- São Paulo, the biggest city in the western hemisphere, is home to two Indigenous reserves with vastly differing fates.
- The Jaraguá reserve is the smallest in Brazil, hemmed in by a controversial property development and highways that commemorate colonizers who enslaved and massacred the Indigenous population.
- On the much larger Tenondé Porã reserve, residents grow their own food and speak their own language.
- Despite these differences, Indigenous people in São Paulo, whether in the reserves or in the city, face the common problems of discrimination, an education system that refuses to acknowledge their presence, and the continued glorification of genocidal colonizers.
Emerson de Oliveira Souza is among the more than 4 million inhabitants of Tiradentes, a city that makes up part of the conurbation of São Paulo, Brazil’s biggest metropolis. Souza is a school teacher, but he stands out from the vast majority of the 151,000 public school teachers in São Paulo because he’s one of the only Indigenous people to teach in the suburbs.
A Guarani Nhandeva native, Souza says the classroom itself (which in the pandemic has gone online) helps perpetuate a pervasive ignorance within Brazil about its own native peoples. He says the country’s educational model is one of the causes of the invisibility and exclusion of Indigenous peoples in cities.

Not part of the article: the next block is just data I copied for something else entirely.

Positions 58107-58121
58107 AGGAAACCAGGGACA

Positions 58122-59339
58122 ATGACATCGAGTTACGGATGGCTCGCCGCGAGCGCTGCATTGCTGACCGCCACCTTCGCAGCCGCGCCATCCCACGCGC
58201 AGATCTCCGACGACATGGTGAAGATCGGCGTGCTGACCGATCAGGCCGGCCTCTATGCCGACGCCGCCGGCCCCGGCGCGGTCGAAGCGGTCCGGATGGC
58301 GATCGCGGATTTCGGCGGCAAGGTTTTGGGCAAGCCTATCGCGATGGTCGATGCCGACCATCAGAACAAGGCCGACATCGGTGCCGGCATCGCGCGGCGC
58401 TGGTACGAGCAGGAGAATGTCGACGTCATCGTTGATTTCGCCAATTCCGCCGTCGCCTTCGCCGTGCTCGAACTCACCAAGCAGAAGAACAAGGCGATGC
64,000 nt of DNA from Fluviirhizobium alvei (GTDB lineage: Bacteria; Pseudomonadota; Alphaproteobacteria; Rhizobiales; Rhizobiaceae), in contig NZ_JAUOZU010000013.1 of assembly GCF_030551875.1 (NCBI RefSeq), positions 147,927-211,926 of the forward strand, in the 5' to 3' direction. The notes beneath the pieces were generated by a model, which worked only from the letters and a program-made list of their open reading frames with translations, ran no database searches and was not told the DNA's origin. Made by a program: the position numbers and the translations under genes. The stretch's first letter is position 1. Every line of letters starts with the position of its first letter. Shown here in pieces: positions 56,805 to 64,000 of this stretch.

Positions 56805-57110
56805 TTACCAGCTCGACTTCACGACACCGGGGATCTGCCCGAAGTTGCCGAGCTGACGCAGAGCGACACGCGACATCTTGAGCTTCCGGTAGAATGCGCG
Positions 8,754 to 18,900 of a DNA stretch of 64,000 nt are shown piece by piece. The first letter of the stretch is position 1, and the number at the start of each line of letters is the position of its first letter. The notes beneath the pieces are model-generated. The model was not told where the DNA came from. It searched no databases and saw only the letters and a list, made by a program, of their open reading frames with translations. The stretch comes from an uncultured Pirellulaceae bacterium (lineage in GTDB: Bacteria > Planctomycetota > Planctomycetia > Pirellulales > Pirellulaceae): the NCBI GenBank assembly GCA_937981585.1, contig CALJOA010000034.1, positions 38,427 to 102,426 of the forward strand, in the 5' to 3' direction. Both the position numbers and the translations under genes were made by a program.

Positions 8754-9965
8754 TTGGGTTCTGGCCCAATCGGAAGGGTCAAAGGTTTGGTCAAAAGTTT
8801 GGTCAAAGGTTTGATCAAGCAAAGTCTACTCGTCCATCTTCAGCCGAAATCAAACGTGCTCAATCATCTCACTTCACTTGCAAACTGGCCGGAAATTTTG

At 47 and about to complete his master’s degree from the University of São Paulo (USP), Souza says the school curriculum is a continuation of European colonization. To reverse this process, he says, the facts should also be taught from an Indigenous perspective.
“We don’t know the history. It is as if we entered the school to continue the work of the Portuguese caravels, but today the caravels are different,” he says.
Souza’s path to an academic chair was not an easy one.
“I am privileged to have finished my studies. At the university, we are not Indigenous, we are the poor from the periphery. We get in like everybody else, we become scholarship holders and from that point on we will have other opportunities,” he says.
The concrete jungle of São Paulo, with neighborhoods where the horizon is filled with rows of brick buildings, is home to 12 million inhabitants who ride the subway, train, and bus lines, and drive thousands of cars on long and wide avenues, such as Paulista Avenue, a national landmark. The greater metropolitan area, with 21 million people, is the largest conurbation in the western hemisphere.
If today São Paulo is a poster child for urbanization, the picture was very different on Jan. 25, 1554, the day of the Jesuit mass that marked the foundation of the city. On that day nearly half a millennium ago, the region was defined primarily by forest and itinerant villages. In the book Blacks of the land: Indigenous Slavery, Settler Society, and the Portuguese Colonial Enterprise in South America, the late U.S. historian John Manuel Monteiro tells of how Portuguese explorers found three Tupiniquin groups in this region. The main Indigenous settlement was where the Pátio do Colégio, the founding Jesuit mission, was established and where it still stands today in what is now the downtown area.